DoubleClick Settles Lawsuit, But Still Can Track Web Surfers
The agreement requires the company to explain on sites how it tracks and profiles Web surfers' usage data.
DoubleClick Inc. on Monday vowed to give consumers more information about how it collects data online, settling a 30-month investigation led by the New York Attorney General's Office.
The agreement struck between DoubleClick and 10 states requires the company to explain on Web sites how it tracks and profiles Web surfers' usage data. DoubleClick leaves "cookie" files on computers that visit a Web site using its services. That lets DoubleClick track users' Web travels, create profiles based on that activity, and deliver online ads that match the profiles.
DoubleClick, which has a business relationship with InformationWeek, didn't admit wrongdoing in the agreement, but it must pay $450,000 to the states to cover their investigative costs and consumer education. States joining New York in the settlement are Arizona, California, Connecticut, Massachusetts, Michigan, New Jersey, New Mexico, Vermont, and Washington. In May, DoubleClick paid $1.8 million and enacted new disclosure rules to settle an action brought by the Federal Trade Commission.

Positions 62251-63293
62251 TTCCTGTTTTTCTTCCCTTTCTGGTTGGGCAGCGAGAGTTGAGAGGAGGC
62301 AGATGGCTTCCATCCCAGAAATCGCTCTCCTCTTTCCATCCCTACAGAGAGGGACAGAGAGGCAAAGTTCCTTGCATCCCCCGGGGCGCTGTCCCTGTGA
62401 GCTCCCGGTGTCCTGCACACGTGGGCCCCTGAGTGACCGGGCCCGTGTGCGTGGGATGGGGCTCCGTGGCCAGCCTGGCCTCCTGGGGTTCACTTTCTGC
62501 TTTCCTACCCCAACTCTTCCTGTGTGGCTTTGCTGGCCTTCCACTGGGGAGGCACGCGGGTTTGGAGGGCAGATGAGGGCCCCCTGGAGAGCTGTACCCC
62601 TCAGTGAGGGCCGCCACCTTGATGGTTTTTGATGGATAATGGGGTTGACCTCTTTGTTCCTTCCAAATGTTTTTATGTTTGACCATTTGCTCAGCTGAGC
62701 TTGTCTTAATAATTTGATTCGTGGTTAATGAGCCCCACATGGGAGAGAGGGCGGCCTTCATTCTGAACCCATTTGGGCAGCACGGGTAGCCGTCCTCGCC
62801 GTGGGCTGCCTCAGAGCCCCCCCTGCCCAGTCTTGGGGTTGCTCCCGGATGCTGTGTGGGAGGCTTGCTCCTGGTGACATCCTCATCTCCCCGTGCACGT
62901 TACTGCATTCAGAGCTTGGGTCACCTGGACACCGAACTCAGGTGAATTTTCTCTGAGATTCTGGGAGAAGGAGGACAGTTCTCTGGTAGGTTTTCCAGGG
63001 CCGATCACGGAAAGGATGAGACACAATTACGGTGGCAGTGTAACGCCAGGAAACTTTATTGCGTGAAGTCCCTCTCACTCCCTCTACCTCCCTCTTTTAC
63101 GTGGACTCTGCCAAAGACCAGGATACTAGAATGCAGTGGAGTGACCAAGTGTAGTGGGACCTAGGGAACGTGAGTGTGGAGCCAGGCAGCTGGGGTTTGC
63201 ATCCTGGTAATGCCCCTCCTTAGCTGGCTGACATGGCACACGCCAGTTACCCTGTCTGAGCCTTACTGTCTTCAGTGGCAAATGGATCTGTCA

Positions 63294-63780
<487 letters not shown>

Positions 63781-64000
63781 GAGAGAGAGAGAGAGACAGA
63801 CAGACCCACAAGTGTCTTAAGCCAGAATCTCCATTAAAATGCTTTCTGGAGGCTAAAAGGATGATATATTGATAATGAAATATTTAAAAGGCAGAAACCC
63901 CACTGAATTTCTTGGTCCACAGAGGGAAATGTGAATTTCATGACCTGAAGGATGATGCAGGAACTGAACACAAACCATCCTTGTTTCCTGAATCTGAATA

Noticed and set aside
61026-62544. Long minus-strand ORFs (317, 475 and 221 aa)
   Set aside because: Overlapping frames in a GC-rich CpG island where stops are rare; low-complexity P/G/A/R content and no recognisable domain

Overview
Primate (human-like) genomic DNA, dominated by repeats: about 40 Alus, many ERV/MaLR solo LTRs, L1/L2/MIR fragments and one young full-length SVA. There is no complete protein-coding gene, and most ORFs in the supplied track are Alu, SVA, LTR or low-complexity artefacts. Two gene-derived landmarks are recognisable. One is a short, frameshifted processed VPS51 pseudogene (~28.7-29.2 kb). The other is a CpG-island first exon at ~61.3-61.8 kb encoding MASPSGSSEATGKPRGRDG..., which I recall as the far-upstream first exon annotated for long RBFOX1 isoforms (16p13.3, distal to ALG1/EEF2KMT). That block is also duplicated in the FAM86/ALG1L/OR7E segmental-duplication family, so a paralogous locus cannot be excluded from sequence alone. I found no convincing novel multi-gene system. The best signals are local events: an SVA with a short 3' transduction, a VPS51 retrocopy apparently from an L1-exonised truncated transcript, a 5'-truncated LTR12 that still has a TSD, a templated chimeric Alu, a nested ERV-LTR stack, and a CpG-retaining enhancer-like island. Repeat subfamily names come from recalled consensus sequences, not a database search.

DoubleClick is the largest profiler of consumers' Web surfing habits and the settlement includes significant concessions from the company in the area of disclosure but none that limits how it collects data, says Jason Catlett, president of Junkbusters Corp., a privacy advocacy firm. Catlett says DoubleClick's profiling is an invasion of people's privacy and that Monday's settlement, which ends the last major legal action against DoubleClick, demonstrates that U.S. laws on Web privacy are inadequate. Says Catlett, "The legal tools are inadequate when it comes to dealing with Web surveillance."
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